And go Luftgekuhlt, which has grown to become what is arguably the biggest event of its kind in the world, a people -- and entrant -- friendly car show without the pretentiousness of a concours. Kids, accompanied by their parents, are welcome and so are pets. More about the latter in a moment when Patrick weighs in on our canine companions. Until then, let's get back to Luftgekuhlt, which has grown by leaps and bounds, making it a planning and logistical challenge. Where does one put some 650 Porsches and handle several thousand spectators that needed to be shuttle-bussed to the event because Ganahl 


If you're one of those traditionalists who believes that a proper Porsche should be cooled by air and not water, then you'll feel right at home at Luftgekuhlt, a Southern California style mashup of the vaunted (and some say haughty) Pebble Beach Concours d'elegance and say, Cars and Coffee.  There are no manicured greens and no ocean view at Luftgekuhlt. In fact, this year's all-air affair was held in a lumber yard with a fine view of a refinery. But that's all part of the event's schtick. Or to put it another way, it's urban, mostly millennial and definitely social-media driven, which is not surprising since Luftgekuhlt's co-founder, Patrick Long, is 36 years old. When not plotting next year's event with art director/designer Howie Idelson, Patrick is gainfully employed racing the Wright Motorsports 911 GT3 R in IMSA's WeatherTech Sportscar Series, in which he is the only American with a Porsche factory ride. Go Long!


Racer/show promoter Pat Long.

Lumber's mill yard, roomy as it is, couldn't hold hundreds of spectator vehicles. Those were some of the devils lurking in the details. Suffice to say, Long, Idelson and company pulled it off again, and while the lines to get in and to buy food were long, the courteous staff kept things going smoothly. As for the cars: suffice to say, if Porsche built it and it's air cooled, chances are it was on display at Luftgekuhlt, amidst gigantic stacks of lumber. Feature cars such as Jerry Seinfeld's Gmund coupe, George Follmer's 1972 Can-Am-winning 917-10, Bruce Canepa's customized 959 and other select racing showpieces, some displayed indoors, wowed the crowd and provided welcome shade. Fortunately, a refreshing sea breeze made viewing of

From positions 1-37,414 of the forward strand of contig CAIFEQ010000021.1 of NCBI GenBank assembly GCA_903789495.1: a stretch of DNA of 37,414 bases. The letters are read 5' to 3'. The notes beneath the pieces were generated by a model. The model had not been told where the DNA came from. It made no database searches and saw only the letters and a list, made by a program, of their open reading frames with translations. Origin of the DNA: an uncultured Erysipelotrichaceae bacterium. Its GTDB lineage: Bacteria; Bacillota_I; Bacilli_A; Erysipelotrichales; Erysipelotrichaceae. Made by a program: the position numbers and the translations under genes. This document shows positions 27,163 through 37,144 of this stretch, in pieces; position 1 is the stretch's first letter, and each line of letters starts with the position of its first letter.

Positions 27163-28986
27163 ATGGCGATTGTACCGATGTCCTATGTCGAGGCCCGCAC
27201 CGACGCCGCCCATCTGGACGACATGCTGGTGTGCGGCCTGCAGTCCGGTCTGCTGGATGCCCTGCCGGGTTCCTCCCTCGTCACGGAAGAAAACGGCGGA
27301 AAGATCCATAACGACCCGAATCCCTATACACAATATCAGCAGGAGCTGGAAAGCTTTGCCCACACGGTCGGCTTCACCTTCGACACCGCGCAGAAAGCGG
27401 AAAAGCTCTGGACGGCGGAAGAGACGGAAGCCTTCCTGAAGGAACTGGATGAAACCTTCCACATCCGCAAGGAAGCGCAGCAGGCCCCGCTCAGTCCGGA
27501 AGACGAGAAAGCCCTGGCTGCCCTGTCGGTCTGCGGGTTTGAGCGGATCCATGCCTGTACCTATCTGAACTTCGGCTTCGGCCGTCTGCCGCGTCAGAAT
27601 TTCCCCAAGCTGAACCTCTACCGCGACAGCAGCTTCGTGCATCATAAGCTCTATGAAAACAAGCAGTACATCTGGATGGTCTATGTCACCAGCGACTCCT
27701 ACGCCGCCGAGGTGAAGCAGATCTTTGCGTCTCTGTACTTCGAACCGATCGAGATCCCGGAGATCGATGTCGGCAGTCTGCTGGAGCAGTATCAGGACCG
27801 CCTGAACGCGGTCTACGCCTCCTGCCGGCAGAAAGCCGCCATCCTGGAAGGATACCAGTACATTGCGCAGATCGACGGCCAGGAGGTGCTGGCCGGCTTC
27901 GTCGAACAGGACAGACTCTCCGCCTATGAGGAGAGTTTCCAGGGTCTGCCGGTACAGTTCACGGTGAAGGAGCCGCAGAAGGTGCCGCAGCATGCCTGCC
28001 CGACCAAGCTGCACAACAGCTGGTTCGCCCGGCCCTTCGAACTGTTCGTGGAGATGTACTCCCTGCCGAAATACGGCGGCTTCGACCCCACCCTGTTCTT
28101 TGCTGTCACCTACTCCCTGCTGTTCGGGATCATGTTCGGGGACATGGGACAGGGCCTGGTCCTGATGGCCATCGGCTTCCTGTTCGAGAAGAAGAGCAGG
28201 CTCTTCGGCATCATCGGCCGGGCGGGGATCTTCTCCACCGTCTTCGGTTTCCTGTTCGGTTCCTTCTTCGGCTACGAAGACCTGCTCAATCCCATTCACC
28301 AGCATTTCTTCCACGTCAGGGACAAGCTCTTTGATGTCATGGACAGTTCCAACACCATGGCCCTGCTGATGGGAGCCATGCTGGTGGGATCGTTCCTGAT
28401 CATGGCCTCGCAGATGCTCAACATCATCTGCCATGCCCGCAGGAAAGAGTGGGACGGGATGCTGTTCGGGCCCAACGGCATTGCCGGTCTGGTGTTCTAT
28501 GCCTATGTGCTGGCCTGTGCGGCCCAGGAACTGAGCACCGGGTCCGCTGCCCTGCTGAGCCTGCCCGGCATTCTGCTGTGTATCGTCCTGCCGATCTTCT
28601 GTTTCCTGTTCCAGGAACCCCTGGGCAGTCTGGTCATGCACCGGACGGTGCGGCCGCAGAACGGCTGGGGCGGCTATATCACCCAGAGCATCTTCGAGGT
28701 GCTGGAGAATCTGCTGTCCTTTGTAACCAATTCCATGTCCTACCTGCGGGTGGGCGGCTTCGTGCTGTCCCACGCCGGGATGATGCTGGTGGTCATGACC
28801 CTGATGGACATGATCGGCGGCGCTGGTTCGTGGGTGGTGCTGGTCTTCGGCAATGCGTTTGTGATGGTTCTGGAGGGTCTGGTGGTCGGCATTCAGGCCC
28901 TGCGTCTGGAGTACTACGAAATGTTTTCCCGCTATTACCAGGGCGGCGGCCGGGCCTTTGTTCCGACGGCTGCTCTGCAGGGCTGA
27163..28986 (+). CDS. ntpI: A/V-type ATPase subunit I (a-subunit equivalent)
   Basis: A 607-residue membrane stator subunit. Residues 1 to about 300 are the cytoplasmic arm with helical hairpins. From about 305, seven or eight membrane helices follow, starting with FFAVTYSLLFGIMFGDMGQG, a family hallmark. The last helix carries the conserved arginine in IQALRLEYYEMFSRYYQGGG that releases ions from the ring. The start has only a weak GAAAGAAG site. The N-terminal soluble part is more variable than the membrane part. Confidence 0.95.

lesser road cars enjoyable. Arranged by model type (356, 911, 930, etc) they were parked outdoors, sprinkled throughout the expansive, newly opened complex. All cars were accessible, even touchable. Which brings us back to what Long said earlier in a TV interview. Asked what mishap he feared most at Luftgekuhlt, Patrick came right to the point. "Dogs," he quipped. "When you've got cars that cost more than a million dollars each on display, you worry about dogs peeing on 'em"


Duly noted. Now then, it's been said that "one picture is worth a thousand words," so I'll cut to the chase, or to the Photo Gallery, which features a selection of notable or at least interesting Porsches -- like the customized 356 coupe powered by a Polo motor. See if you can find it. Meanwhile, for those who treasure the written word, clicking on the blue button below will send you back to 2016 and the story on Luftgekuhlt 3, in which I describe in detail how this homage to aircooled Porsches came to be.


An air-cooled Porsche affair


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